When I sit down to read a professional resource, I am surrounded by post-it notes, highlighters, pens, pencils and sometimes a notebook. I interact with my text by marking pages, annotating the margins, jotting down notes, etc. I have come to consider these "manipulatives" for reading and writing. I share these strategies with my students.
The Writing Units of Study have proven to be excellent resources and I wanted to think of a fun and creative way to prepare my 7th grade students for their narrative writing.
After reading A Long Walk to Water and learning about the Lost Boys of Sundan, I tried out an idea I had seen in a book. The idea was to collect artifacts about the unit being studied. I passed out empty boxes and those became our "trunks".
I took my students to the library where they were tasked with finding "artifacts" to integrate all the information they had learned. It proved to be an extremely beneficial learning and research experience as we had discussions regarding....
- refugee camps
- civil war
.....just to name a few! The second piece of integrating their learning was to write a short narrative, using their artifacts as inspiration, from the perspective of a refugee. This document was then added to their collection of artifacts.
As we continued on our "collecting" journey, the students continued researching through informational articles. As a result, they chose relevant and key vocabulary to add to their artifacts using index cards. In addition, we built a class anchor chart of writing techniques, vocabulary and possible seed moments.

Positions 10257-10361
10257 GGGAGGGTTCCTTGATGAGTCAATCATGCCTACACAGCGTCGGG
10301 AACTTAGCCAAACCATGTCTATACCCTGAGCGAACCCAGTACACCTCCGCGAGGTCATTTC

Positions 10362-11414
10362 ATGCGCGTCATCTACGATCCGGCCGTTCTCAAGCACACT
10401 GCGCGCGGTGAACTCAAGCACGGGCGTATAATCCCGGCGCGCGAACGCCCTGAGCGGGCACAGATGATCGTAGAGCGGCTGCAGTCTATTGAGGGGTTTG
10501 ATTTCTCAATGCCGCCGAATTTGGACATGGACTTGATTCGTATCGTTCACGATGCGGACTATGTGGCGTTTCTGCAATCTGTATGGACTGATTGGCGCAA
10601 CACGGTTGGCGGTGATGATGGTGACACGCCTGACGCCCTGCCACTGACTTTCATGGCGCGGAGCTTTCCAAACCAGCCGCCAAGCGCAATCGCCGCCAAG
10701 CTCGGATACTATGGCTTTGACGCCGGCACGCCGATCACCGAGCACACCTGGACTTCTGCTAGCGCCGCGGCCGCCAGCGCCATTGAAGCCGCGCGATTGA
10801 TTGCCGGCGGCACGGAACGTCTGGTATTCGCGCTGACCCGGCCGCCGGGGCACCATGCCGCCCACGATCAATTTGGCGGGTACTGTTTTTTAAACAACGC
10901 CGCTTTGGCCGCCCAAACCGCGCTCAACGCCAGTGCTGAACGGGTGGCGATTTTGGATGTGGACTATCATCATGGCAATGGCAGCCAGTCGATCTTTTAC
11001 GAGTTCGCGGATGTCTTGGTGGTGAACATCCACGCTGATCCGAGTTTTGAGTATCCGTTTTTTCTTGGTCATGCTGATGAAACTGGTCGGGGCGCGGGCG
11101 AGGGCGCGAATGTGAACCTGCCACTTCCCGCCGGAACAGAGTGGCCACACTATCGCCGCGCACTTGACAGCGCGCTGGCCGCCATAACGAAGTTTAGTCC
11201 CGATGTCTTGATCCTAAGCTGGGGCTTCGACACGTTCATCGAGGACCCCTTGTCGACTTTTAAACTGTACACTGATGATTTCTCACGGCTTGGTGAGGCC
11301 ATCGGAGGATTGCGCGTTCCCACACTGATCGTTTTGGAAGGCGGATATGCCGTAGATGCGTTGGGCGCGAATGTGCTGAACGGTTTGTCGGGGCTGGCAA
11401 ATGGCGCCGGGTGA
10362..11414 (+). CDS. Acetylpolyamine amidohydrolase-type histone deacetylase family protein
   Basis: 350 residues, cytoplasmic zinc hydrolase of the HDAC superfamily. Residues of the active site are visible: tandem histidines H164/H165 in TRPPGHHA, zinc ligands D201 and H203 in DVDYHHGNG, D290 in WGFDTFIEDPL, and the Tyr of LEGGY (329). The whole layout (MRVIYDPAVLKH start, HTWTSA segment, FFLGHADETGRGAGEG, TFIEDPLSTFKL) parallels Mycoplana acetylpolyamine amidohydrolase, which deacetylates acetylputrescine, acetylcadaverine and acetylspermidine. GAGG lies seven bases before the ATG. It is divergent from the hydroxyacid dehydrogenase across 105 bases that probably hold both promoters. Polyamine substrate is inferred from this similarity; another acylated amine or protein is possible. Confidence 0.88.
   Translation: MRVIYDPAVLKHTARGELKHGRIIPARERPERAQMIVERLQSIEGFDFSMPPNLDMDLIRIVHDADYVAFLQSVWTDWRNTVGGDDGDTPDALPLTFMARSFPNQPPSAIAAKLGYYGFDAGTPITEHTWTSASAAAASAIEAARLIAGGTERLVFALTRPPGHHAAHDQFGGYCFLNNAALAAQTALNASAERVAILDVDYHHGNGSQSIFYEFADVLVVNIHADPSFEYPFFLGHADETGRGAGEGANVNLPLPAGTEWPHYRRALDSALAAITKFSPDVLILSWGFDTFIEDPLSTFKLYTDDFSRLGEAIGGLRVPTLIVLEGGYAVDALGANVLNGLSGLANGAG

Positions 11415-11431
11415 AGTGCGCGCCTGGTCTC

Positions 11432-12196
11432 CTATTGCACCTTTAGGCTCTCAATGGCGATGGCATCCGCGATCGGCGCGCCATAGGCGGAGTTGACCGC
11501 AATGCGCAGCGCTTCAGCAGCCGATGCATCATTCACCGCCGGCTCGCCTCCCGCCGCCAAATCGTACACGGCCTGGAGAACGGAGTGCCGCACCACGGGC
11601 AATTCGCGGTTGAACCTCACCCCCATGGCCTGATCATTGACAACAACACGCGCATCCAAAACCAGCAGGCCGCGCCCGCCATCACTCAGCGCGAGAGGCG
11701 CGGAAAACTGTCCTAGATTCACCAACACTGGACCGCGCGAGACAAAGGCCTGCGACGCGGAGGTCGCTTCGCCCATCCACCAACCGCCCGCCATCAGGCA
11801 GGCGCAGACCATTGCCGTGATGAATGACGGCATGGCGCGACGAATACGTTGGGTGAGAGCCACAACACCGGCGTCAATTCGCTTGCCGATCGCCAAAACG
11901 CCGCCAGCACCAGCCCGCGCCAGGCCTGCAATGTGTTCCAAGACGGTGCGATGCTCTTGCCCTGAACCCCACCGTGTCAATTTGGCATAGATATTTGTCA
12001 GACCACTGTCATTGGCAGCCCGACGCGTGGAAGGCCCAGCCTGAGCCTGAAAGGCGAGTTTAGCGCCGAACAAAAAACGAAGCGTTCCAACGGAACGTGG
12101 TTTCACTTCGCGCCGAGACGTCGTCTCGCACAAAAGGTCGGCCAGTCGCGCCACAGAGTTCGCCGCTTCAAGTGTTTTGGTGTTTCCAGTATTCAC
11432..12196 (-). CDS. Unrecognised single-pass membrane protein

Finally, I started creating a Story Arc model to share with my class. The Units of Study does a fantastic job incorporating external and internal story elements. I thought, I bet the kids would love getting a huge piece of chart paper and post-its to create their Story Arc. Well, their eyes lit up like they were receiving the best gift! They have had a wonderful time using chart paper, markers and post-its to plan their writing.
The post-it notes have proven to be a confidence builder. The students can move, edit and revise without having to erase, cross out and feel like they are starting over. I always tell them the messier the better, it means a lot of thinking is happening! I even showed them how to be resourceful and turn the post-it notes over to use both sides.
I have sincerely had a blast piloting this process with them. Language and Literature can be "hands-on" when we think outside the box and "re-consider" our definition of tactile learning.